GYLI High School Students Raise Awareness of Global Water Issues
As an intern serving the Global Classroom program of the World Affairs Council, I spend a lot of time communicating online with local high school students.
Behind the veil of an official e-mail address and the organization’s Facebook page, I work to organize, encourage, inspire and generally support alums of our annual week-long international relations workshop, the Global Youth Leadership Institute (GYLI), as they raise awareness of globally relevant topics amongst their peers.
So it was with great excitement that I recently spent a morning at Mercer Island High School, where I was finally able to witness GYLI students in action. If that morning was any indication, I need to get out of the office more often.
Four alums of our most recent GYLI session (Summer 2011) were kicking off a school-wide campaign to raise awareness of (and funds towards resolving) global water scarcity dilemmas. They created a video broadcast on the school network, published announcements in the daily bulletin, and followed up on their messaging by organizing two 30-minute presentations on water scarcity in Kenya, featuring a speaker from Women’s Enterprises International (WEI), which supports clean water initiatives in 40 rural Kenyan communities.
Over 115 students attended the presentation, which included a video, thought-provoking comparisons between water access in Seattle versus in Kenya, and interactive elements like the water cans with forehead straps that most rural Kenyans use to transport drinkable water to their homes.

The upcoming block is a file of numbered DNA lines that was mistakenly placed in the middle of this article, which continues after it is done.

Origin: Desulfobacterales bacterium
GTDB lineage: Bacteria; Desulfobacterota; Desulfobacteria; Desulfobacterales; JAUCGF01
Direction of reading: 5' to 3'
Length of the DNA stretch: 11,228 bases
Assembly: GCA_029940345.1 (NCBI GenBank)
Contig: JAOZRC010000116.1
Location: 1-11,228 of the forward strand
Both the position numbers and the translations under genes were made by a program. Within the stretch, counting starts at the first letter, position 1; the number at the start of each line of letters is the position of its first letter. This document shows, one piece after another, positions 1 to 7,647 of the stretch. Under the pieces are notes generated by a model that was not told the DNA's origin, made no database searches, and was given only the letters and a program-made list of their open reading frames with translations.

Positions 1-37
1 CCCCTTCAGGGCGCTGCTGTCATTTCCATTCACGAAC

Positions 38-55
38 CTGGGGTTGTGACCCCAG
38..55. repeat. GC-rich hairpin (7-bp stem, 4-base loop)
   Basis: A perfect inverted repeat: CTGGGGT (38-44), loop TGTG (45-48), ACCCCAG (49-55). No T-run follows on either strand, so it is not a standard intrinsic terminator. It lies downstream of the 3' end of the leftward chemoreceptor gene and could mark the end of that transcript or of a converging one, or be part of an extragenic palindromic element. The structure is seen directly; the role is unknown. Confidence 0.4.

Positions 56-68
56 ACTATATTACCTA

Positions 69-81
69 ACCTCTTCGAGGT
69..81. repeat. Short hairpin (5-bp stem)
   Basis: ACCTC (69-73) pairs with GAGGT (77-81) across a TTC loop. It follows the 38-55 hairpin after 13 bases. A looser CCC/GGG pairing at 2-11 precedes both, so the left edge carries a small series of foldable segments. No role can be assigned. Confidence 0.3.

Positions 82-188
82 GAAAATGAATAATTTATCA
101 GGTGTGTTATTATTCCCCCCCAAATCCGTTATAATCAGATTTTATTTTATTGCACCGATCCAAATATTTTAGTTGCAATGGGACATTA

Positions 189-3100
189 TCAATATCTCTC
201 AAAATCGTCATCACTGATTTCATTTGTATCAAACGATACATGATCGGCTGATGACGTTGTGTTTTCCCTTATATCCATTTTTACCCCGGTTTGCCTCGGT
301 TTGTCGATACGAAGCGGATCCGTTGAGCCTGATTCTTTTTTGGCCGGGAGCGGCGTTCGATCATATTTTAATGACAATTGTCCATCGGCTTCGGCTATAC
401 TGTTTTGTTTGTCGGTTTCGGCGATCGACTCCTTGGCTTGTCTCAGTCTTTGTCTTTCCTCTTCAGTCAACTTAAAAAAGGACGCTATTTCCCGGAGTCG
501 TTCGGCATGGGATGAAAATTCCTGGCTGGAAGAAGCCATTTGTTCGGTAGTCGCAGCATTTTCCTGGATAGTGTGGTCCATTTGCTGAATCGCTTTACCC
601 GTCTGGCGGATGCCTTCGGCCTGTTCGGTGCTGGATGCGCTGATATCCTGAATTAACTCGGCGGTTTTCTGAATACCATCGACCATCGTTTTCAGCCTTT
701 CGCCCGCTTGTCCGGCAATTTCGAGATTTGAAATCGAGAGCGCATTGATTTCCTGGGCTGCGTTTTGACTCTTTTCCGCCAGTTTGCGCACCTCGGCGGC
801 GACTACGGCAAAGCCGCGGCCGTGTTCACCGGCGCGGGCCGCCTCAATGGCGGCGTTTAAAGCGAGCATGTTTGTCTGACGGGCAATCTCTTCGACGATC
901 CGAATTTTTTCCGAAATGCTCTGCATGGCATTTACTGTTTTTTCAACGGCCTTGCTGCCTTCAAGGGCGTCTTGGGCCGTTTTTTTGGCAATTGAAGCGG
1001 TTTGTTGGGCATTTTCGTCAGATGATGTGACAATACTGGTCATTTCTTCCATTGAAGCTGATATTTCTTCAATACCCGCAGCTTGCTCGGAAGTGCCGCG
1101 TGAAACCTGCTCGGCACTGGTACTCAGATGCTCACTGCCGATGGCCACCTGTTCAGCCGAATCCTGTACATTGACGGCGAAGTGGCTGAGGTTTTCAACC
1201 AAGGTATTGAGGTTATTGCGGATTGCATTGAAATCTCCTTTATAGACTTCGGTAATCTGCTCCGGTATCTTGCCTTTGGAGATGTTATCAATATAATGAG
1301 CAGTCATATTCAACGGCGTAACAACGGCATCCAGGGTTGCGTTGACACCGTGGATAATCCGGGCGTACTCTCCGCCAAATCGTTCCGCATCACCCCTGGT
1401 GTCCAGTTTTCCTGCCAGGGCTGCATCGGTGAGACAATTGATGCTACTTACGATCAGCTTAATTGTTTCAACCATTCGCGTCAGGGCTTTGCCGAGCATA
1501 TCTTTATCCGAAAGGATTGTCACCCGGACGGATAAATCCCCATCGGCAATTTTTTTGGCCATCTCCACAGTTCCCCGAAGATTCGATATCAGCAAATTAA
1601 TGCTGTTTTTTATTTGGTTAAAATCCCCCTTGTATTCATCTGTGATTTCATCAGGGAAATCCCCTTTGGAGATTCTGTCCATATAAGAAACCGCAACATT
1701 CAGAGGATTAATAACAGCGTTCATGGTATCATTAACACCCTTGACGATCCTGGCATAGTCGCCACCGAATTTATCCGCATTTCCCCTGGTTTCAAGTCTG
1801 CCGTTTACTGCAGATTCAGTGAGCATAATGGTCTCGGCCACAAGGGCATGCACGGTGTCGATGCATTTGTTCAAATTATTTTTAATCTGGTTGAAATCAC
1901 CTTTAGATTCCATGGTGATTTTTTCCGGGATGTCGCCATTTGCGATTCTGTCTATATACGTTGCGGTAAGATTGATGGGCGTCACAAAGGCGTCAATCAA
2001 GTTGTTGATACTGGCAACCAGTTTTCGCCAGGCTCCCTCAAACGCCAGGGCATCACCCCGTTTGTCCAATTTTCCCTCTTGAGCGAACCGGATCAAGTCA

This brief but focused exploration of water issues seemed to have made an impression, as many attendees contributed to a donation jar on their way out of the presentation.
The GYLI students plan to continue the momentum of their campaign by holding additional fundraising activities in the coming weeks. Their goal is to raise at least $1200 to fund the installation of a water tank by WEI in Kenya, which will negate the need for rural Kenyans, especially young women, to travel miles each day just to obtain drinkable water.
Personally, meeting the GYLI students face-to-face was a great way to take the abstract and formal aspects of my internship and see them at work in the real world. But on a broader level that everyone can appreciate, my visit was a reminder of how everyone, regardless of age, is empowered to take meaningful action on pressing global issues.
In the field of international affairs, we often find ourselves in a world of abstractions and ideas. It’s refreshing to see members of the next generation make these crucial issues understandable, and then show us how to take real, concrete steps toward improving the world.
After all this time focusing on inspiring local high school students, I now see that they are pretty inspirational too.
By Daniel Adler, World Affairs Council Global Classroom intern.